Senators back repeal of 'global gag rule' for abortion services

The Senate Appropriations Committee on Thursday backed an effort to repeal a controversial U.S. policy known as the “global gag rule,” which blocks funds from any international group offering abortion services.

In a surprising show of support, three Republicans backed the amendment: Sens. Susan CollinsSusan Margaret CollinsPoll: McConnell is most unpopular senator Hillicon Valley: Lawmakers struggle to understand Facebook's Libra project | EU hits Amazon with antitrust probe | New cybersecurity concerns over census | Robocall, election security bills head to House floor | Privacy questions over FaceApp Trump angry more Republicans haven't defended his tweets: report MORE (R-Maine), Lisa MurkowskiLisa Ann MurkowskiPoll: McConnell is most unpopular senator Overnight Defense: Highlights from Defense pick's confirmation hearing | Esper spars with Warren over ethics | Sidesteps questions on Mattis vs. Trump | Trump says he won't sell F-35s to Turkey Epstein charges show Congress must act to protect children from abuse MORE (R-Alaska) and Mark KirkMark Steven KirkAdvocates push for EpiPens on flights after college student's mid-flight allergic reaction Funding the fight against polio Ex-GOP Sen. Kirk registers to lobby MORE (R-Ill.).

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Sen. Jeanne ShaheenCynthia (Jeanne) Jeanne ShaheenPoll: McConnell is most unpopular senator How to reduce Europe's dependence on Russian energy Epstein charges show Congress must act to protect children from abuse MORE (D-N.H.) proposed the policy change as part of the $48 billion fiscal 2016 State and Foreign Operations Appropriations bill, which was approved by the full committee Thursday.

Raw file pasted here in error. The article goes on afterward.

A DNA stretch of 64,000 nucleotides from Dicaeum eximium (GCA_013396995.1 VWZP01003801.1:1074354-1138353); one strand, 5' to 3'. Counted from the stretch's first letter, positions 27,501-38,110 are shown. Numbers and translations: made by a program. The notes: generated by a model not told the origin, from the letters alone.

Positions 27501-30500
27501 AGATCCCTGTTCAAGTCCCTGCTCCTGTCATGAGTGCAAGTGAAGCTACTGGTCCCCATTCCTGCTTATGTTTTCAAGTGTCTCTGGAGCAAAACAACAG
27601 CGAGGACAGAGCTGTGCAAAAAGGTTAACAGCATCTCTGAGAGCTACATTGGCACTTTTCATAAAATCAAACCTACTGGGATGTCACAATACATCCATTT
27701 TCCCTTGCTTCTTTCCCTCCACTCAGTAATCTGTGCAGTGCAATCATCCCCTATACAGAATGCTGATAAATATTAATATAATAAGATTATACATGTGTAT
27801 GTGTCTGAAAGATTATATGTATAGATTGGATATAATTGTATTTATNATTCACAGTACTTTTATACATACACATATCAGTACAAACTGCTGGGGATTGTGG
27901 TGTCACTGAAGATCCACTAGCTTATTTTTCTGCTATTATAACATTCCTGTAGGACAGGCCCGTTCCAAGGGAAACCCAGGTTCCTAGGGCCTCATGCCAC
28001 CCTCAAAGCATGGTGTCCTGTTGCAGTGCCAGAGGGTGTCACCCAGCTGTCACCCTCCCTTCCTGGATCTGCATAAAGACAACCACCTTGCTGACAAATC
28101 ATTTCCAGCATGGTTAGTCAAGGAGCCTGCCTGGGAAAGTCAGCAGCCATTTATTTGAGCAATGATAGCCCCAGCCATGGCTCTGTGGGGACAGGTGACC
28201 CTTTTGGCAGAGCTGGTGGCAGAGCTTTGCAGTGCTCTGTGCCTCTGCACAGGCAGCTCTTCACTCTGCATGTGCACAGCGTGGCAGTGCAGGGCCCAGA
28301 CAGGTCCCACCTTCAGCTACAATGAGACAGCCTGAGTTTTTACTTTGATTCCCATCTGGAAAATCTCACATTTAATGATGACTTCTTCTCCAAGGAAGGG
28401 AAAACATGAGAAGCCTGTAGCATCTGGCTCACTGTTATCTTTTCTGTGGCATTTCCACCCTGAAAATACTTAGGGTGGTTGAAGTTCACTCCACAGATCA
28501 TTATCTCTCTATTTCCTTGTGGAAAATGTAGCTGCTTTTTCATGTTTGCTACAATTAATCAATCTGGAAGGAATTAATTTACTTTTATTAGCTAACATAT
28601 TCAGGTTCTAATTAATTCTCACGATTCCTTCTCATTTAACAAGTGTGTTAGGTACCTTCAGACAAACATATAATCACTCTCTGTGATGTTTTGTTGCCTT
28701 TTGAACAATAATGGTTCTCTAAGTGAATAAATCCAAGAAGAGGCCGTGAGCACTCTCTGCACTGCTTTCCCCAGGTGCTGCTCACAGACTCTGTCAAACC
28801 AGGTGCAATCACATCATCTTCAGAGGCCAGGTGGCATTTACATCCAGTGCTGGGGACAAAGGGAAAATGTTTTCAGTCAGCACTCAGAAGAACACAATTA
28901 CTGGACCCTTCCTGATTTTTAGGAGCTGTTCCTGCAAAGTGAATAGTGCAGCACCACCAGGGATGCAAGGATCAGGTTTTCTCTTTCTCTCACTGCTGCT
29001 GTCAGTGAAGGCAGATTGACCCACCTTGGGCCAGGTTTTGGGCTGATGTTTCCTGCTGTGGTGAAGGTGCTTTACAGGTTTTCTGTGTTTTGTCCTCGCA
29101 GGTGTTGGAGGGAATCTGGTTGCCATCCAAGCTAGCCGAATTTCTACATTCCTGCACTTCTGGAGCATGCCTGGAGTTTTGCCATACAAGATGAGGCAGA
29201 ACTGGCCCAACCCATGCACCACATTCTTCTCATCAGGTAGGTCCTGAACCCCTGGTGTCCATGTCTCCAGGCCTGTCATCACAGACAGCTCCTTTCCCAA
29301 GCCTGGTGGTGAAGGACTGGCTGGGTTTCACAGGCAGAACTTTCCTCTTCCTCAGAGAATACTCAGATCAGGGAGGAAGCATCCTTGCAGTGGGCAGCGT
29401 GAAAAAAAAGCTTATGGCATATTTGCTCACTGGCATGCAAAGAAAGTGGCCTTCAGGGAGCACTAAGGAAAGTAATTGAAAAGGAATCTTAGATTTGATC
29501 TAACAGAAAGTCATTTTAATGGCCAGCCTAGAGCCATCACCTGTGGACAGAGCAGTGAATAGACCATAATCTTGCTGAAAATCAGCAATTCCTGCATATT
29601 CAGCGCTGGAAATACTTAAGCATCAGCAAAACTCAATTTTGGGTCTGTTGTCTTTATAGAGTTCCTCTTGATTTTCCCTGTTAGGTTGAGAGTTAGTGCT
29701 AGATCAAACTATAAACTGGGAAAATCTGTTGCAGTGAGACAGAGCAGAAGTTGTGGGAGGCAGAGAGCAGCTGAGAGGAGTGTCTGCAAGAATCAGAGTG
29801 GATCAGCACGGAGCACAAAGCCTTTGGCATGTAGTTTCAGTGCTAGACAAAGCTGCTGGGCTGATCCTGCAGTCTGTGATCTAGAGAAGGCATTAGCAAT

Her amendment would also restore about $600 million in funding for international contraceptive services, which goes to agencies like the United Nations Population Fund (UNFPA), which would receive $35 million.

That program offers family planning services to 28 million women, which helps avert 6 million unintended pregnancies and 2.4 million induced abortions, according to the Guttmacher Institute.

Under the global gag rule, no agency or organization can receive aid from the U.S. if they perform or advise women about abortions, even if the procedure is legal in that country.

The amendment would codify an action already taken by the Obama administration to skirt the rule.

The rule, also known as the Mexico City Policy, was first created by the Reagan administration. It is in addition to another long-standing policy known as the Helms Amendment that blocks U.S. aid from funding abortions in nearly all cases.

The Obama administration, working with Senate Democrats, has prevented the global gag rule from taking effect since 2011, when Republicans began adding the restriction into annual spending bills. But some reproductive health groups had feared it could be reinstated now that Republicans control the chamber.

“Providing greater access to family planning and reproductive health services improves the health of mothers and children, empowers women to make their own choices about how to grow their families, and is a smart investment that helps reduce poverty,” Shaheen wrote in a statement.